Why Is Only My Kitchen Sink Water Pressure So Low?

Your kitchen sink plays a huge role in your daily schedule, from brewing your morning coffee to helping prepare dinner.

So if you turn it on one day and get flimsy water pressure in return, fixing it probably isn’t something you want to put off until later.

If your kitchen sink water pressure suddenly lost pressure, it could be due to:

  • A clogged aerator
  • A clogged cartridge
  • Clogged hot/cold supply lines

Not sure where to start?

Just read on. We’ll walk you through how to check for each of these issues and also how to fix them.

How to check for a clogged aerator

Your aerator is a small circular device that attaches to the tip of your faucet head. The aerator’s job is to prevent splashing by incorporating air into the water stream.

An aerator separates your water stream into many tiny streams for a softer flow. But the grate-like design of the aerator means it’s easily clogged, whether by mineral deposits (from hard water) or by other debris.

If your aerator is clogged, it will dramatically reduce the water pressure of your kitchen sink.

Do this:
First, you’ll need:

  • Pliers
  • Old rag or towel
  • White vinegar
  • Old toothbrush

Next, follow these steps:

1. Wrap your faucet with an old rag or towel to protect the finish from getting scratched.

2. Use pliers to turn the aerator counter-clockwise until it separates from the faucet head. 
Note: Pay attention to the order of components that make up the aerator because you’ll need to assemble them together again at the end. Different aerators have different components but you can expect to see something like the picture below.

3. Check for white mineral deposits or debris clogging water flow. If you see clogs, soak all components in vinegar or CLR (a calcium, lime and rust remover) overnight. Afterwards, use an old toothbrush to remove the loosened sediment. Rinse all the pieces with warm water.

4. Reassemble the aerator and attach it back to the faucet head using pliers and a rag to protect the finish.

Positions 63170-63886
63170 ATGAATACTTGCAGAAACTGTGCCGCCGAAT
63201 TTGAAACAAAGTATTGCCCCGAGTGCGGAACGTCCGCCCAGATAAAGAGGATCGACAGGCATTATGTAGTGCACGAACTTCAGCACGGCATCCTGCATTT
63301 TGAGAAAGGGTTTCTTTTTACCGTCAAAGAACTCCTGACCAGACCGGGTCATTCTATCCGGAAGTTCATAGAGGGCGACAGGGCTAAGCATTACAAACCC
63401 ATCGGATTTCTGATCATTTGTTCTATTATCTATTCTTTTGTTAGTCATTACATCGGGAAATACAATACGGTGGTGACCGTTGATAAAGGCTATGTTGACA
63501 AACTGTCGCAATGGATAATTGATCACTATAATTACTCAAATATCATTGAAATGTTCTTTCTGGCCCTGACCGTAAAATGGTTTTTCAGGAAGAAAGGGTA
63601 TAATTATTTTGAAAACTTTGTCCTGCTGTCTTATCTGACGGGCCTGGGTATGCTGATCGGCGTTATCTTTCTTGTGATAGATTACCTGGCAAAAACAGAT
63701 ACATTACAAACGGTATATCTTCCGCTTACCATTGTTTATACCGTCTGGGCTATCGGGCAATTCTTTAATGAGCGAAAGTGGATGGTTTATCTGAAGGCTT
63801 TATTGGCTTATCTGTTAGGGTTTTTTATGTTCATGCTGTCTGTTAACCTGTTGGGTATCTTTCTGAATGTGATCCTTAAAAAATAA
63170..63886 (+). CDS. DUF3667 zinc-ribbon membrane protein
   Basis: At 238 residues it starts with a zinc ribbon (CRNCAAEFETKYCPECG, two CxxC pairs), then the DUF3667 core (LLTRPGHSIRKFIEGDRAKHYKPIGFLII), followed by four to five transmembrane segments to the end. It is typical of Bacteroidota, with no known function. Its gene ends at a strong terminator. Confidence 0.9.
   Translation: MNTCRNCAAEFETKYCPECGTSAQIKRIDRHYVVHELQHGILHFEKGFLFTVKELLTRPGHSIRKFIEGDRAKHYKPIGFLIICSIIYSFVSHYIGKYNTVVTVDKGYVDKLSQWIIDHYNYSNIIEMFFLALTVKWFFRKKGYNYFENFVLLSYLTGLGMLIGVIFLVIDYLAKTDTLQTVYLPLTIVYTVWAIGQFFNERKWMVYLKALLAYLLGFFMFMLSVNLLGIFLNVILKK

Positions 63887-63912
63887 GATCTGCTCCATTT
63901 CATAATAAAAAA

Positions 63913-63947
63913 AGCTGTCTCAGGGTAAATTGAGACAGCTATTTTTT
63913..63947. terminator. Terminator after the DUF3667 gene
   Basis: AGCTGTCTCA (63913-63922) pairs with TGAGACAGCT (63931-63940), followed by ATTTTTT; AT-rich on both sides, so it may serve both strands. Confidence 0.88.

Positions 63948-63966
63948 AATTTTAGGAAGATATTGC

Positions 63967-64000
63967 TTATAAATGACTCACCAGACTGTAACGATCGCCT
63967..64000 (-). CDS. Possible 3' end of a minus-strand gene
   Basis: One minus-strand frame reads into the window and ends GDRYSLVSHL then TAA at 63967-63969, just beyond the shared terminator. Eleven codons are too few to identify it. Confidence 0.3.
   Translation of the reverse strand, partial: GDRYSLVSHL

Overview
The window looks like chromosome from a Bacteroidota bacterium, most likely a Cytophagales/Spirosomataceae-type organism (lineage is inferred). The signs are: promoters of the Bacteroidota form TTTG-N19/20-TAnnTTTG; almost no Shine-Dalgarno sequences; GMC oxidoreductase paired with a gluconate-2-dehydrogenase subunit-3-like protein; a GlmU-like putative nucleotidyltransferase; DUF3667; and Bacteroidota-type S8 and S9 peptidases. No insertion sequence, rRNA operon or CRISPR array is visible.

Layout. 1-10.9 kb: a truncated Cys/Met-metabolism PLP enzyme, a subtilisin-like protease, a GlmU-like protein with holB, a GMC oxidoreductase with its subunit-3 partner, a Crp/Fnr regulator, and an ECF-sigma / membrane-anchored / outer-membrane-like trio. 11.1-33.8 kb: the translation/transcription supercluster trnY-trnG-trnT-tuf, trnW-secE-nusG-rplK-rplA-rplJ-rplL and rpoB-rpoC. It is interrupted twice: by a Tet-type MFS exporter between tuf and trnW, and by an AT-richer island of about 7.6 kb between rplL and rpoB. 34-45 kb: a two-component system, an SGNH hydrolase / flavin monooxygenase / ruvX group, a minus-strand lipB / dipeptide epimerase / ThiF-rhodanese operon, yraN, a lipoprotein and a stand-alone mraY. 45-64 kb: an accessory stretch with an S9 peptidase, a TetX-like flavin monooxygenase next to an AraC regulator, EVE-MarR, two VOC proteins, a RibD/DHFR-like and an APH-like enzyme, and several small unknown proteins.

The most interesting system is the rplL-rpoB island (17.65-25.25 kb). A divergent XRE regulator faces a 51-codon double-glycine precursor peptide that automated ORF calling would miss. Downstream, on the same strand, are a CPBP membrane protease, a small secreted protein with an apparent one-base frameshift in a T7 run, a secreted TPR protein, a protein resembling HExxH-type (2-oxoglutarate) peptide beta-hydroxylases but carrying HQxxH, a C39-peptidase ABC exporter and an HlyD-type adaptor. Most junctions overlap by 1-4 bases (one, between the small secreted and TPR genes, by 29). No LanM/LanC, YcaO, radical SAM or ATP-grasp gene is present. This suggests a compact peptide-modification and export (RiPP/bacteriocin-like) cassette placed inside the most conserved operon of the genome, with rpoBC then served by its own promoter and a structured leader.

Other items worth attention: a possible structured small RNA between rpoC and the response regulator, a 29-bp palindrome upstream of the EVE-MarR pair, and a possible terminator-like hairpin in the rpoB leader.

If your water pressure is still low after this, continue on to check your faucet’s cartridge...

A clogged cartridge

A faucet cartridge is the valve that turns your faucet off and on and, in the case of a single-handle faucet, controls the temperature of the water by mixing the hot/cold water supply.

Sometimes, though, hard water deposits or small sediment can clog this valve and reduce the water flow.

Do this:
Gather the following:

  • Allen wrench or screwdriver
  • Large plastic tupperware
  • Extra pair of hands 

Now, just follow the steps below:
1. Shut off the hot and cold water valves under the sink.
2. Turn on the hot and cold faucet handles to drain any water left in the pipes.
3. Remove the faucet handle to access the cartridge. How you remove the handle differs according to the model, but they are usually attached by screw at the top of the handle. You will probably need either an allen wrench or a screwdriver for this step. Note: you may need to remove a decorative cap or button on the handle first.
4. Once you can see the cartridge protective covering, use pliers to remove the bonnet

5. Remove the cartridge and rinse with water to remove any sediment.

6Place a large plastic tupperware over the cartridge opening and turn on your hot water valve under the sink slowly. The running water will flush out any sediment. But be careful to use the plastic tupperware to redirect the water into the sink and avoid a watery mess. Note: You’ll most likely need an extra pair of hands during this step.

7. Once you’ve flushed out the cartridge and cartridge opening, return cartridge to its place, and reassemble the cartridge covering/bonnet and faucet handle.

8. Turn the hot and cold water valves under the sink back on.

Still have low pressure? Most likely the clog is in your hot and cold supply lines. Let’s look at what can be done in this situation.

Clogged hot & cold supply lines

If you’ve tried the steps above but are still getting low water pressure from your sink, the problem is most likely clogged hot and cold supply lines.

These lines are connected to your hot and cold valves under the sink. They feed the hot/cold water directly to your faucet. So, if there is a clog or sediment buildup here, it will result in loss of water pressure.

Because removing sediment in these lines requires disassembling them, we suggest leaving this to a professional. A plumber will be able to inspect your lines and remove the clog safely and quickly to get your sink back to normal.

Need help from a MN plumber?

If you’re all out of DIY options and need a professional to restore your kitchen sink’s water pressure, we’re here to help.

If you live in the Minneapolis-St. Paul area, just schedule your appointment with MSP today.

We’ll diagnose the issue and fix it in no time.


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